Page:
1. Liha (meats) — preferably plastic buckets of chicken or pork šašlõkk — what we in the US might refer to as shish kebab. Chicken breasts, sausages, and basically all other socially acceptable animal by-products are welcome, but no Jaani celebration is really complete without some serious šašlõkk grilling. Šašlõkk comes in various marinades, ranging from vinegar to plum to blueberry to yoghurt, and tastes best after being roasted over an open spit. Because the sun rises at 4 am and begins setting at 10.30 pm on Jaanipäev, a celebrant has several opportunities during the day to consume šašlõkk.
2. Õlu (beer) — I know there are a lot of people who look down on beer drinkers as lower-class alcohol-consuming heathen and would prefer to toast the longest day of the year with vodka or maybe even a nice chianti. On Jaanipäev, though, you’ve really got to drink beer, and I say this as someone whose magic cure for the wintertime blues is limoncello. But what brand of beer? If you are in northern Estonia, they’ll try and push a Saku on you, while the southern Estonians will force you to drink A. Le Coq. I even know some crazy muthas who go for Alexander or even the boozer’s choice, Saaremaa X (10 percent alcohol), which is also manufactured by A. Le Coq. Ultimately, beer brand is not the most important question. If your lawn is littered with empties the next morning, half of which you don’t recall imbibing, then you’ve done your service to the Estonian state.
3. Makk (radio) — No Jaanipäev celebration is complete without a boombox blaring the Estonian jams and their modern dance facelifts. For a small country, Estonians have produced a large corpus of music, ranging from country-influenced thumpers to covers of AM Gold hits, like “Sugar, Sugar” by the Archies, which you’ve never really grooved to, until you’ve grooved to it in eesti keel. My personal favorite yesterday was an old accordian-driven tune by Kihnu Virve called Imeline jaaniöö — “wonderful Jaani night.” What’s great about stations like Raadio Elmer, is that they won’t just play, say, Roosiaia Kuningana by Anne Veski, but they’ll also play a new, sped-up 21st century dancefloor version of the 1980 hit to match the rest of the drink-to-you-drop party programming that just keeps going and going and going. Why I bet, they’re half way through a disco-upgrade of Uno Loop’s classic, Mis värvi on armastus? right now.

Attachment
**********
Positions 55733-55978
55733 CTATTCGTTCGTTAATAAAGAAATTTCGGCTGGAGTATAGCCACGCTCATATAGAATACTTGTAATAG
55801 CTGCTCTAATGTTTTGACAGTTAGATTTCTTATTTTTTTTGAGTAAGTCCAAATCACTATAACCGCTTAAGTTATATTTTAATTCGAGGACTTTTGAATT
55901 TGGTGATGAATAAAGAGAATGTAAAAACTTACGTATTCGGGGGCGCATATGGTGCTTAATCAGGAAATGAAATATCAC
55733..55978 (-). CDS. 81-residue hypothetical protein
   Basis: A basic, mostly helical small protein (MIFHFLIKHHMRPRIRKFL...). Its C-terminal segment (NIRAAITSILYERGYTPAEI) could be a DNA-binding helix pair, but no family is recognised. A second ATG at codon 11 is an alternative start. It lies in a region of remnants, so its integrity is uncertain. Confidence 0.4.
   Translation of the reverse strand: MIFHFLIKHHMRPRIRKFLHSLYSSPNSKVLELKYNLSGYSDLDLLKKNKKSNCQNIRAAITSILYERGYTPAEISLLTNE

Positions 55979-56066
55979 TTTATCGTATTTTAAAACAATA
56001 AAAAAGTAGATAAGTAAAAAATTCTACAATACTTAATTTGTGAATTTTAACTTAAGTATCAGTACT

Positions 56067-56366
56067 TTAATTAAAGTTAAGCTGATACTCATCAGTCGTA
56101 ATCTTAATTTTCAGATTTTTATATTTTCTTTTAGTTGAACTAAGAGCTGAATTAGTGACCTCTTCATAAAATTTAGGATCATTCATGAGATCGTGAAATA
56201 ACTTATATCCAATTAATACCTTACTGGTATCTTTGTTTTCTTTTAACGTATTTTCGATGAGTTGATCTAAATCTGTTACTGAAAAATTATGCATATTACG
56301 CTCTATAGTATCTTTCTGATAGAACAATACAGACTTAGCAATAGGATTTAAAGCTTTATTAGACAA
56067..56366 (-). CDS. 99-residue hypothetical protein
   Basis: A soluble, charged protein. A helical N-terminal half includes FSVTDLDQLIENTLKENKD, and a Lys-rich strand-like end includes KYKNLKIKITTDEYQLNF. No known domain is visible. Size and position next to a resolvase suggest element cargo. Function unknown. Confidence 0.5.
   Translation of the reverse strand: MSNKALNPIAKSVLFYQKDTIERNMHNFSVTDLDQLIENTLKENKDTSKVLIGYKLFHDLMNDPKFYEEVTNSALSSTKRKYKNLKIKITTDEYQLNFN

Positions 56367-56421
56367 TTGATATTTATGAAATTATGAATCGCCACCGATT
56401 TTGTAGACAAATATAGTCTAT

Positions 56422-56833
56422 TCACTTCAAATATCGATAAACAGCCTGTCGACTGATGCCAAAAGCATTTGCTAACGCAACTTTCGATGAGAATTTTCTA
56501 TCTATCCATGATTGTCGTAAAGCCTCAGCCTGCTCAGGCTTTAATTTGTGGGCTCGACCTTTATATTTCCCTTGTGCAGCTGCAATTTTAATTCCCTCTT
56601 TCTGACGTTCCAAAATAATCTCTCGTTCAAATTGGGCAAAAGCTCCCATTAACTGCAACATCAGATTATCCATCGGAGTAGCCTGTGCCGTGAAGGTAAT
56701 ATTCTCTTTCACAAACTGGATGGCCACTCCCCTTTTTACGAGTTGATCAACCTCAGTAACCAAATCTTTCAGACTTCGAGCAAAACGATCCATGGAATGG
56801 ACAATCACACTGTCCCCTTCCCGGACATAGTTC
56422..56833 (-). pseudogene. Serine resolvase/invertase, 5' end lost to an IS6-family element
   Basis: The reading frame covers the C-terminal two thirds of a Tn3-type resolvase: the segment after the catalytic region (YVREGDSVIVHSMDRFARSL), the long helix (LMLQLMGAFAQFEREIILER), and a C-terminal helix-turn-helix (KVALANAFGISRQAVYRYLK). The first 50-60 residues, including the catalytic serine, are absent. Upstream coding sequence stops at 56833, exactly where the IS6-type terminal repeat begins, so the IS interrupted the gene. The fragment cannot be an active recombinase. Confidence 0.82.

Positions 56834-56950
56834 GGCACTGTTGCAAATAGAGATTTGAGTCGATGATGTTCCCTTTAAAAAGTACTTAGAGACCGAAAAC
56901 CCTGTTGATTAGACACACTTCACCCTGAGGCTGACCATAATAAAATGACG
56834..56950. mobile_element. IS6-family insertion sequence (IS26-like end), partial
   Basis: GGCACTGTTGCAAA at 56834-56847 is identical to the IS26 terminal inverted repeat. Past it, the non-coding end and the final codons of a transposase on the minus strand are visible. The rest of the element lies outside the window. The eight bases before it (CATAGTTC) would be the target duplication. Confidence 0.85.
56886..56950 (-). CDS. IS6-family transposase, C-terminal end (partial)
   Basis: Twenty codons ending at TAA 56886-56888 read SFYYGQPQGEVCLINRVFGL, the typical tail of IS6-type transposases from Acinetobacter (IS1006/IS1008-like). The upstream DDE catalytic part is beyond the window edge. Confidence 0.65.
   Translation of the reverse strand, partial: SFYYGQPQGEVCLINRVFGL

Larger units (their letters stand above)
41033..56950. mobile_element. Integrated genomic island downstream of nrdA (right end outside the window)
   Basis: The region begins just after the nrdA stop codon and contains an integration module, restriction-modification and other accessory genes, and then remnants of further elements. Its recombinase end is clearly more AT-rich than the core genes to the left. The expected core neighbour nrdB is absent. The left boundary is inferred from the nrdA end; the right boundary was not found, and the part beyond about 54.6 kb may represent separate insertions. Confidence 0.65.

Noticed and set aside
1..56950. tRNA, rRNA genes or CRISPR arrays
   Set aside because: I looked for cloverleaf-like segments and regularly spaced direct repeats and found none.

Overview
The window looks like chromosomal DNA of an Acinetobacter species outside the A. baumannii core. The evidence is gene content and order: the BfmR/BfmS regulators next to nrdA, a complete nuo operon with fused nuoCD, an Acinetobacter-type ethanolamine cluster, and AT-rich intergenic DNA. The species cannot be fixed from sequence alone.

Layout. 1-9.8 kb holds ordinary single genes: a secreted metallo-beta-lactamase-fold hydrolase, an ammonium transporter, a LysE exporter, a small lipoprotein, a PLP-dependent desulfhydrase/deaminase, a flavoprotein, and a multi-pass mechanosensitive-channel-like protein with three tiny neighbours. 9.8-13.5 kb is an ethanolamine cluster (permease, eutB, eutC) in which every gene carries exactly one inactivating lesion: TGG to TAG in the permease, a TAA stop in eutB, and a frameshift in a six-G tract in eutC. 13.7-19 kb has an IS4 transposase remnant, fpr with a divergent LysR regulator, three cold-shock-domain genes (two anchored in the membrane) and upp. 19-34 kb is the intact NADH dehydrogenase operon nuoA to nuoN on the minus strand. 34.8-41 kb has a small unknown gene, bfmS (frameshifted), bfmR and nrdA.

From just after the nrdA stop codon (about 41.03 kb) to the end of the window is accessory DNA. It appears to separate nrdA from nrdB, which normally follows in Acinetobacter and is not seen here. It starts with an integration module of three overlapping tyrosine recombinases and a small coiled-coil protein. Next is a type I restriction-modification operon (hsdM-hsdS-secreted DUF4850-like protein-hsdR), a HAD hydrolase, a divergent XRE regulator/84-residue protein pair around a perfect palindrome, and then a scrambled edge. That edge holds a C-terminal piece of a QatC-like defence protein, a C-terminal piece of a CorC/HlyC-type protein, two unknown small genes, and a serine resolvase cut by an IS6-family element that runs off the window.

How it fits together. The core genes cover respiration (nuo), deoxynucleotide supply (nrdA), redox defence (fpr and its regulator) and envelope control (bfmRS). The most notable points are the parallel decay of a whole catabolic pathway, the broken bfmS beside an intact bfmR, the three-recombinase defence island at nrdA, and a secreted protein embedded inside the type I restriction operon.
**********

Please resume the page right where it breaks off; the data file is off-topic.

4. Tuli (fire) — A Jaanituli is the most essential ingredient of a Jaanipäev celebration. An old pagan tradition, the bonfire is actually a great way to dispose of old crap. Estonians gladly seize this opportunity to torch old boats, remont leftovers, archives of SL Õhtuleht newspapers, and whatever else will burn. The spark is put to the wood precisely at sunset. From your nook in the Estonian countryside, you can look up to the sky and see the smoke drifting from neighboring jaanituled. If you are feeling festive enough, or have had enough Saaremaa X, you might feel moved to suddenly leap over the towering flames of the Jaanituli for good luck. Those Estonians who accidentally fall in feel no pain, as there is no pain on Jaanipäev.
5. Sõbrad (friends) — Estonians are infamous for being rude jerks most of the year, but on Jaanipäev, no matter who you are, you are welcome in the village. People call out to old friends from car windows, guests show up out of the blue with Gin Long Drinks, and roving gangs of strange children invite themselves over to eat your food and play with your kids’ toys. Here’s your neighbor Ants helping himself to a beer, there’s your black sheep cousin Marju, savoring your tasty šašlõkk, and nevermind the old schoolmaster Teodor, who is playing one-handed badminton by himself in the corner (as he has a beer in the other hand at all times). Jaanipäev is the only day out of the year when you can count all 1.34 million inhabitants of Eestimaa as your friends.